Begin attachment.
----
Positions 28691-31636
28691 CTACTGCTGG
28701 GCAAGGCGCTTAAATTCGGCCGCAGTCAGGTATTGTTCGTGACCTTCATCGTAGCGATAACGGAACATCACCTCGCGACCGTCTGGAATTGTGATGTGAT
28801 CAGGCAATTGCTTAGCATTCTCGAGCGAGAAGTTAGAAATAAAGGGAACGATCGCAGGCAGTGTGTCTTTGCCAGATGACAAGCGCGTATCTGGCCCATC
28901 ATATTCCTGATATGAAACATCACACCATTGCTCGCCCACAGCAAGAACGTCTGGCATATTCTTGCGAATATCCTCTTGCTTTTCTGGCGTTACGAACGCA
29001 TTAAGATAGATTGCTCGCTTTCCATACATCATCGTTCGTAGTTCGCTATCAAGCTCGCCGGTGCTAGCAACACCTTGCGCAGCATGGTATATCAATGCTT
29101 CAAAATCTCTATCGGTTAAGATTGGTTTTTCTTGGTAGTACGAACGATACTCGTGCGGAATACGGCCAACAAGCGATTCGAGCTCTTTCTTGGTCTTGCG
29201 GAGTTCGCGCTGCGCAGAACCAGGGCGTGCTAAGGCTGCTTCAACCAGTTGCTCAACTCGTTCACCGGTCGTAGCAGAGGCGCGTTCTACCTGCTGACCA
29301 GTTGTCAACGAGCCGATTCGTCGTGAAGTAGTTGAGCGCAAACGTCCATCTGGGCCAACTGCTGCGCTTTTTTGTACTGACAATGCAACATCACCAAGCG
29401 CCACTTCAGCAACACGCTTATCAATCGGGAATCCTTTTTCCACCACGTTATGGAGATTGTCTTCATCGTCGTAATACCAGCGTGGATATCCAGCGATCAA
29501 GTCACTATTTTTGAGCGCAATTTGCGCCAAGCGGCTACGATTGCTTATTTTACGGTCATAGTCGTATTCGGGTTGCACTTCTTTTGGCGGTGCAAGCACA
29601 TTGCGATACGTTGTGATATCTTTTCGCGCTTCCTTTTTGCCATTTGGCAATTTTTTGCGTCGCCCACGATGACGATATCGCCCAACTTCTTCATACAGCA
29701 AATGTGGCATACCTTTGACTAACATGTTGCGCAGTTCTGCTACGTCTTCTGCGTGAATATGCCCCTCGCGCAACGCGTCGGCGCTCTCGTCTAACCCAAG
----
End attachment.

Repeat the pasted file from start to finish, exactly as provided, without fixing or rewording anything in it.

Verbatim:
Positions 28691-31636
28691 CTACTGCTGG
28701 GCAAGGCGCTTAAATTCGGCCGCAGTCAGGTATTGTTCGTGACCTTCATCGTAGCGATAACGGAACATCACCTCGCGACCGTCTGGAATTGTGATGTGAT
28801 CAGGCAATTGCTTAGCATTCTCGAGCGAGAAGTTAGAAATAAAGGGAACGATCGCAGGCAGTGTGTCTTTGCCAGATGACAAGCGCGTATCTGGCCCATC
28901 ATATTCCTGATATGAAACATCACACCATTGCTCGCCCACAGCAAGAACGTCTGGCATATTCTTGCGAATATCCTCTTGCTTTTCTGGCGTTACGAACGCA
29001 TTAAGATAGATTGCTCGCTTTCCATACATCATCGTTCGTAGTTCGCTATCAAGCTCGCCGGTGCTAGCAACACCTTGCGCAGCATGGTATATCAATGCTT
29101 CAAAATCTCTATCGGTTAAGATTGGTTTTTCTTGGTAGTACGAACGATACTCGTGCGGAATACGGCCAACAAGCGATTCGAGCTCTTTCTTGGTCTTGCG
29201 GAGTTCGCGCTGCGCAGAACCAGGGCGTGCTAAGGCTGCTTCAACCAGTTGCTCAACTCGTTCACCGGTCGTAGCAGAGGCGCGTTCTACCTGCTGACCA
29301 GTTGTCAACGAGCCGATTCGTCGTGAAGTAGTTGAGCGCAAACGTCCATCTGGGCCAACTGCTGCGCTTTTTTGTACTGACAATGCAACATCACCAAGCG
29401 CCACTTCAGCAACACGCTTATCAATCGGGAATCCTTTTTCCACCACGTTATGGAGATTGTCTTCATCGTCGTAATACCAGCGTGGATATCCAGCGATCAA
29501 GTCACTATTTTTGAGCGCAATTTGCGCCAAGCGGCTACGATTGCTTATTTTACGGTCATAGTCGTATTCGGGTTGCACTTCTTTTGGCGGTGCAAGCACA
29601 TTGCGATACGTTGTGATATCTTTTCGCGCTTCCTTTTTGCCATTTGGCAATTTTTTGCGTCGCCCACGATGACGATATCGCCCAACTTCTTCATACAGCA
29701 AATGTGGCATACCTTTGACTAACATGTTGCGCAGTTCTGCTACGTCTTCTGCGTGAATATGCCCCTCGCGCAACGCGTCGGCGCTCTCGTCTAACCCAAG